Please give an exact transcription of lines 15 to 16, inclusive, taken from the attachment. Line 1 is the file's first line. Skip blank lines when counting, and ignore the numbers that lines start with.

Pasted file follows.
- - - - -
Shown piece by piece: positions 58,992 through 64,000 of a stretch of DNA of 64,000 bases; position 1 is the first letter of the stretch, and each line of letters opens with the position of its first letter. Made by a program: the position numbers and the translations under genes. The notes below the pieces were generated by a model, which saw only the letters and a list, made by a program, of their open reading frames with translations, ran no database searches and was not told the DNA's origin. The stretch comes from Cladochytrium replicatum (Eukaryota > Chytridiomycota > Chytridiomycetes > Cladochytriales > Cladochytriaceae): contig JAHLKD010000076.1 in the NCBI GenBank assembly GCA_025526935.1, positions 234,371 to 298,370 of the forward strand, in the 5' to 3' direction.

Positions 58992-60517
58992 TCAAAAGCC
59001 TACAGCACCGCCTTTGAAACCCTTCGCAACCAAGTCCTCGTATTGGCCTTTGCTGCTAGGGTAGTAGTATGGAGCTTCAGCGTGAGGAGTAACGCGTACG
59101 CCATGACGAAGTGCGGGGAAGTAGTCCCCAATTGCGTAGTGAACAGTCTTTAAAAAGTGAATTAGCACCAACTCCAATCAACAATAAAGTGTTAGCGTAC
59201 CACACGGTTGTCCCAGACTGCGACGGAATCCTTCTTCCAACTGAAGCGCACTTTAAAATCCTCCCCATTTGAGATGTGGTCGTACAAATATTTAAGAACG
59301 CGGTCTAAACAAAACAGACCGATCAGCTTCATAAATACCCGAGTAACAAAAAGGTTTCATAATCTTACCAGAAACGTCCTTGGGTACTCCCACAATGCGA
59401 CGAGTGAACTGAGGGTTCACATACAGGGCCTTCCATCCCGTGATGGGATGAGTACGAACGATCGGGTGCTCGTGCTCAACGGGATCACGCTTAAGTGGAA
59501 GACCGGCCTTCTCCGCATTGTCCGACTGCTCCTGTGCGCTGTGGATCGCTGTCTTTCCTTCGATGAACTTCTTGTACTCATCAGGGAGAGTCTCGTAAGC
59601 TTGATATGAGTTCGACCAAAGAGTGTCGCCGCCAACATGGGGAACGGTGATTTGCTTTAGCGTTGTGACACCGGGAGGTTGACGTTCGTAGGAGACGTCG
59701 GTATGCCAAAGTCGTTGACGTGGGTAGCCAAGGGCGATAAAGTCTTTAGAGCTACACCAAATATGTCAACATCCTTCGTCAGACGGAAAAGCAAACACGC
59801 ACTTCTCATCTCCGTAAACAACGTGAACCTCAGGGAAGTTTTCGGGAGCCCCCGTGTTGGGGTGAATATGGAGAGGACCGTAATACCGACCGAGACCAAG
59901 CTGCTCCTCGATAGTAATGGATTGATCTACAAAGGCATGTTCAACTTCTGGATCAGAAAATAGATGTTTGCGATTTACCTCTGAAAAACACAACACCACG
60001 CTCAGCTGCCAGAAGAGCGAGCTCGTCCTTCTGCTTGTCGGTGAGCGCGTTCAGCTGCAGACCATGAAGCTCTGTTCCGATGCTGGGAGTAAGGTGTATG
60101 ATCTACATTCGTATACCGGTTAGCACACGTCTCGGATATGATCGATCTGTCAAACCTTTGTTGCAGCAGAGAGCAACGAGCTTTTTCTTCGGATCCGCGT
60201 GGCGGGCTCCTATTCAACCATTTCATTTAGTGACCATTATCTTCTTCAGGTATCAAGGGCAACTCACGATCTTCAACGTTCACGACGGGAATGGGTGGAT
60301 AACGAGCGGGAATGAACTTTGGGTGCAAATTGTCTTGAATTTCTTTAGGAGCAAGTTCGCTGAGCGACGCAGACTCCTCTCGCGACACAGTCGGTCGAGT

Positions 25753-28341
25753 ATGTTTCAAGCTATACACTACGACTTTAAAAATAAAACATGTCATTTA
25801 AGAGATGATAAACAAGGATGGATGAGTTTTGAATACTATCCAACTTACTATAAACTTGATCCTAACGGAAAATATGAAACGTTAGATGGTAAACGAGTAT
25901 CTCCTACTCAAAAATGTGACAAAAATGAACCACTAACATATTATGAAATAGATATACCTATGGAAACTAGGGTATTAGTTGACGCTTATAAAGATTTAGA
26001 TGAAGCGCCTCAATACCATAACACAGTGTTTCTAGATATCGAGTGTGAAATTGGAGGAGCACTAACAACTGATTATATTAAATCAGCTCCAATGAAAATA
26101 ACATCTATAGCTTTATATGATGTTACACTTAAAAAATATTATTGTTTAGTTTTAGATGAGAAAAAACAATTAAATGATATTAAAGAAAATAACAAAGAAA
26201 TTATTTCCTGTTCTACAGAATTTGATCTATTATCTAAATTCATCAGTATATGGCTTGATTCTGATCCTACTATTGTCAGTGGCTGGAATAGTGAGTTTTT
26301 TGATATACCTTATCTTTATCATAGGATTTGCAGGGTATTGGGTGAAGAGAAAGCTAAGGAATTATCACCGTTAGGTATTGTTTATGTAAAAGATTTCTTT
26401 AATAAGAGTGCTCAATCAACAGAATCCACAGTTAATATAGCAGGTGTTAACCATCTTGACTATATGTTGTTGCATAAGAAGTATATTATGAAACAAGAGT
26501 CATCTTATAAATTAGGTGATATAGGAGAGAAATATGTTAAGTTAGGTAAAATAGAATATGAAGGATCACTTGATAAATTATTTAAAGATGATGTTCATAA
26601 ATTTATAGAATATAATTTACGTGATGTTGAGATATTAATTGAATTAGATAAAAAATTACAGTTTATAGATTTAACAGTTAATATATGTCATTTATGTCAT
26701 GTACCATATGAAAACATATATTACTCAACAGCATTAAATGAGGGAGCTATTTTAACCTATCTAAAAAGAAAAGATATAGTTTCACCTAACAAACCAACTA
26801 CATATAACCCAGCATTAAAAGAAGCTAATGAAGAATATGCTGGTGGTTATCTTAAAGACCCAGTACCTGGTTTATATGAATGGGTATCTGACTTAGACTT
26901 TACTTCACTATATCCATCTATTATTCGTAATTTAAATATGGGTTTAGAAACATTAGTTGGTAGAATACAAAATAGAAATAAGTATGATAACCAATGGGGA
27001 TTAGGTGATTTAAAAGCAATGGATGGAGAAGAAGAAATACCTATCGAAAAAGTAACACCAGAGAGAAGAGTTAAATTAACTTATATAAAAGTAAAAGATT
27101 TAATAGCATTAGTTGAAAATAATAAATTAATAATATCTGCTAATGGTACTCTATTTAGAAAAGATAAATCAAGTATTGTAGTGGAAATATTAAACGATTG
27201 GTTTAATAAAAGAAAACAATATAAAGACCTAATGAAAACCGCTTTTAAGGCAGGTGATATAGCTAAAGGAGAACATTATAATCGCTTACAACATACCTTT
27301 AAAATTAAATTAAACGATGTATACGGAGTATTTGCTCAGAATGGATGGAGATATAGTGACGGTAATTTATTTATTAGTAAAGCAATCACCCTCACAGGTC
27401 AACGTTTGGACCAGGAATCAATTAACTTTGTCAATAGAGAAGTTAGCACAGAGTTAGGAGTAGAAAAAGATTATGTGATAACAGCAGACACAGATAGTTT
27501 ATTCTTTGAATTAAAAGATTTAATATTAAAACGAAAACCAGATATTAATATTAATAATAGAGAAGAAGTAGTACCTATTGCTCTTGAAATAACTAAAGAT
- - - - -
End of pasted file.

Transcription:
60101 ATCTACATTCGTATACCGGTTAGCACACGTCTCGGATATGATCGATCTGTCAAACCTTTGTTGCAGCAGAGAGCAACGAGCTTTTTCTTCGGATCCGCGT
60201 GGCGGGCTCCTATTCAACCATTTCATTTAGTGACCATTATCTTCTTCAGGTATCAAGGGCAACTCACGATCTTCAACGTTCACGACGGGAATGGGTGGAT